Should anyone wish to complain about being barred they can do so via letter or email to the Headteacher or Chair of Governors. However, complaints about being barred cannot be escalated to the Department for Education. Once the school’s complaints procedure has been completed the only remaining avenue of appeal is through the Courts.
Complaints not in scope of the procedure
Who to contact
Concerns should be raised direct with local authorities (LA).
Complaints about admission appeals for maintained schools are dealt with by the Local Government Ombudsman.
In the case of child protection contact the LADO – local authority designated officer.
Concerns will be dealt with under the school exclusion policy/procedure.
Our school has an internal whistleblowing procedure for our employees and voluntary staff. Other concerns can be raised direct with Ofsted by telephone on: 0300 123 3155, or via email at email@example.com. The DfE (Department for Education) is also a prescribed body for whistleblowing in education.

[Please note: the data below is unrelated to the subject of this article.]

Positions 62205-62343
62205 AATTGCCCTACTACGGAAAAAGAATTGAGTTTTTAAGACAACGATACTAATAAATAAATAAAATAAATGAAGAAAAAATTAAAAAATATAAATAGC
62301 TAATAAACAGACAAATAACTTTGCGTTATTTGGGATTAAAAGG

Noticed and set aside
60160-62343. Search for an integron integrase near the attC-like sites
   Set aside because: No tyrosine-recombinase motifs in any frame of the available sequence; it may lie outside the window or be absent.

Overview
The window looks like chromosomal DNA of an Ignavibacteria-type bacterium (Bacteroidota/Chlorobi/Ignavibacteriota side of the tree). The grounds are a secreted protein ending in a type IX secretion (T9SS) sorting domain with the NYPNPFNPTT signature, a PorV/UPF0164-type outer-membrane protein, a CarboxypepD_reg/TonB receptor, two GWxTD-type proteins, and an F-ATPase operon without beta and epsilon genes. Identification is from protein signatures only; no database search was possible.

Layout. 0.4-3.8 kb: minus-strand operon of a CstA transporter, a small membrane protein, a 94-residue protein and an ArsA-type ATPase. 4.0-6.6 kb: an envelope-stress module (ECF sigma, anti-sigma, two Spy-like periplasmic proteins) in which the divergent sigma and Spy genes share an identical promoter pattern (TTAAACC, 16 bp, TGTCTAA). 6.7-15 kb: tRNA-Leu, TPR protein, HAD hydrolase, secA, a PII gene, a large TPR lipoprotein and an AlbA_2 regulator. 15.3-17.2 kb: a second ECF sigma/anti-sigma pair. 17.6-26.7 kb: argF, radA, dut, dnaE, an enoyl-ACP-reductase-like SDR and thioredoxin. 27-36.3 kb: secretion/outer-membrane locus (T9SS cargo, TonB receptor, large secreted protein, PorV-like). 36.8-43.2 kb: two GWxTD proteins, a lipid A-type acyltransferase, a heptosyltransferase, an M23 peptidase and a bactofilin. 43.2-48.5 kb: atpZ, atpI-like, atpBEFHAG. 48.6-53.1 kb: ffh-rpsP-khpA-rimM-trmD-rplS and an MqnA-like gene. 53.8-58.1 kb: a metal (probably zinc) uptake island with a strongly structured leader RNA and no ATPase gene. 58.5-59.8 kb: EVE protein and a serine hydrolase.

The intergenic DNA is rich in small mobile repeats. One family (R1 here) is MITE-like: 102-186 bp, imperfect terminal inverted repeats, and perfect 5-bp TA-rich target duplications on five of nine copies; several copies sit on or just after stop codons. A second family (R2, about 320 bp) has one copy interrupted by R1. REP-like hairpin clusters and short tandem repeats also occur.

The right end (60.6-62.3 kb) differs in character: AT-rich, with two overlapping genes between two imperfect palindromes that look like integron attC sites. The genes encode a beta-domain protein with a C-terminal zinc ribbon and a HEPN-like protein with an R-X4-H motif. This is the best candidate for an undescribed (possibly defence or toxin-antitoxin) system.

These matters will invoke the school’s internal grievance procedures. Complainants will not be informed of the outcome of any investigation.
Providers have their own complaints procedure to deal with complaints about the service they provide and should be contacted direct.